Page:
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Published: Tuesday, 10/12/2004

Lutheran pastor enjoyed sports, carving wood

FINDLAY, Ohio - The Rev. Warren Weston Powell, a Lutheran minister for 35 years in Bryan, Vermilion, and other parts of Ohio and Indiana, died Sunday in his Findlay home. He was 83.

The family did not know the cause of death, his son, Douglas E. Powell, said.

"He was always interested in working with people and helping them and spreading the gospel," his son said.

Mr. Powell was ordained in the United Lutheran Church, now the Evangelical Lutheran Church of America, in 1945.

He served congregations as the sole minister in Milan and Cicero, Ind., and Amanda, Mansfield, Bryan, and Vermilion, Ohio, before retiring in 1980.

He had "a desire to serve and a strong faith that had been present in his family," his son said.

His father, two uncles, a brother, and two nephews were or are Lutheran ministers. His father baptized and confirmed him.

Mr. Powell served some rather difficult parishes, coming into situations where there had been friction in the congregation, said his wife, Arlene.

"It seemed like he was kind of a troubleshooter," she said.

Other churches he served were small, and had to struggle to survive and grow, she said.

Mr. Powell was born Nov. 2, 1920, in Convoy, Ohio, to Merlin I. and Dorcas Powell.

He attended schools in Leipsic until his senior year, when he moved to the Columbus district, graduating from North High School in 1938.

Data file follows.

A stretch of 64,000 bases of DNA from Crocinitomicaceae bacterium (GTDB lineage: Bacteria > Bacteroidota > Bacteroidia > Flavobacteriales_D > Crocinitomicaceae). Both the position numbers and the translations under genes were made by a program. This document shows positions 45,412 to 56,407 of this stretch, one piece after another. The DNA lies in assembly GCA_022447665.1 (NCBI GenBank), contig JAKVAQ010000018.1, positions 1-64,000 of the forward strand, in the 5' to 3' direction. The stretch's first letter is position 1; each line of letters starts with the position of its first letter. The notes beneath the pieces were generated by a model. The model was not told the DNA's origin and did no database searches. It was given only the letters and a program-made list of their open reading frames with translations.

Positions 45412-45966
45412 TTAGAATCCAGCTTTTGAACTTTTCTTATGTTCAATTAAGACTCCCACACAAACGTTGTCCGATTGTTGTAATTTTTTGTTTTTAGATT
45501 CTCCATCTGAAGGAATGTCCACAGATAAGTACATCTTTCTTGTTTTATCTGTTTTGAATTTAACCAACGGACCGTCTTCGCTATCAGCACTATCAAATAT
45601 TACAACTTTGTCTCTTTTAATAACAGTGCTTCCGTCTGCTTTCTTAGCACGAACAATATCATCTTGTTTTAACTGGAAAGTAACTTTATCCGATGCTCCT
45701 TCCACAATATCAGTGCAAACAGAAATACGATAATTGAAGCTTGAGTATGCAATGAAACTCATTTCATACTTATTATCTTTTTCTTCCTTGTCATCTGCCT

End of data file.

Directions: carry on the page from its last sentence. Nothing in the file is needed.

His first wife, the former Vera Mae Giltz, died in 1979. He married Arlene Yungmann Lange in 1981.

He graduated from Capitol University in Columbus in 1942 and then from the former Hamma Divinity School in Springfield, Ohio.

Mr. Powell never had a quiet moment, his wife said.

"He was always busy with something," she said.

She said he picked up scrap lumber or good pieces of wood to carve, making bird houses or wooden birds and transforming spindles into Santa Clauses.

He was a football and baseball fan, favoring the Ohio State University Buckeyes and the Cleveland Indians.

He also enjoyed playing and watching golf. In later years he lived on a golf course and had a large collection of golf balls that other players had lost, his wife said.

Throughout his life, his family had a Catawba Island cottage where they would go to fish, his wife said.

Surviving are his wife, Arlene; sons, Douglas E. and Drych D.; daughter, Dorcas "Dee" Shidler; step-daughter, Andrea Badenhop; brothers, Robert and Richard; sister, Louella Coffelt; six grandchildren, and two step-grandchildren.

Visition will be held after 2 p.m. today in the Coldren-Crates Funeral Home and beginning at 9:30 a.m. tomorrow in St. John's Lutheran Church, where services will begin at 10:30 a.m.

The family suggests tributes to a charity of the donor's choice.

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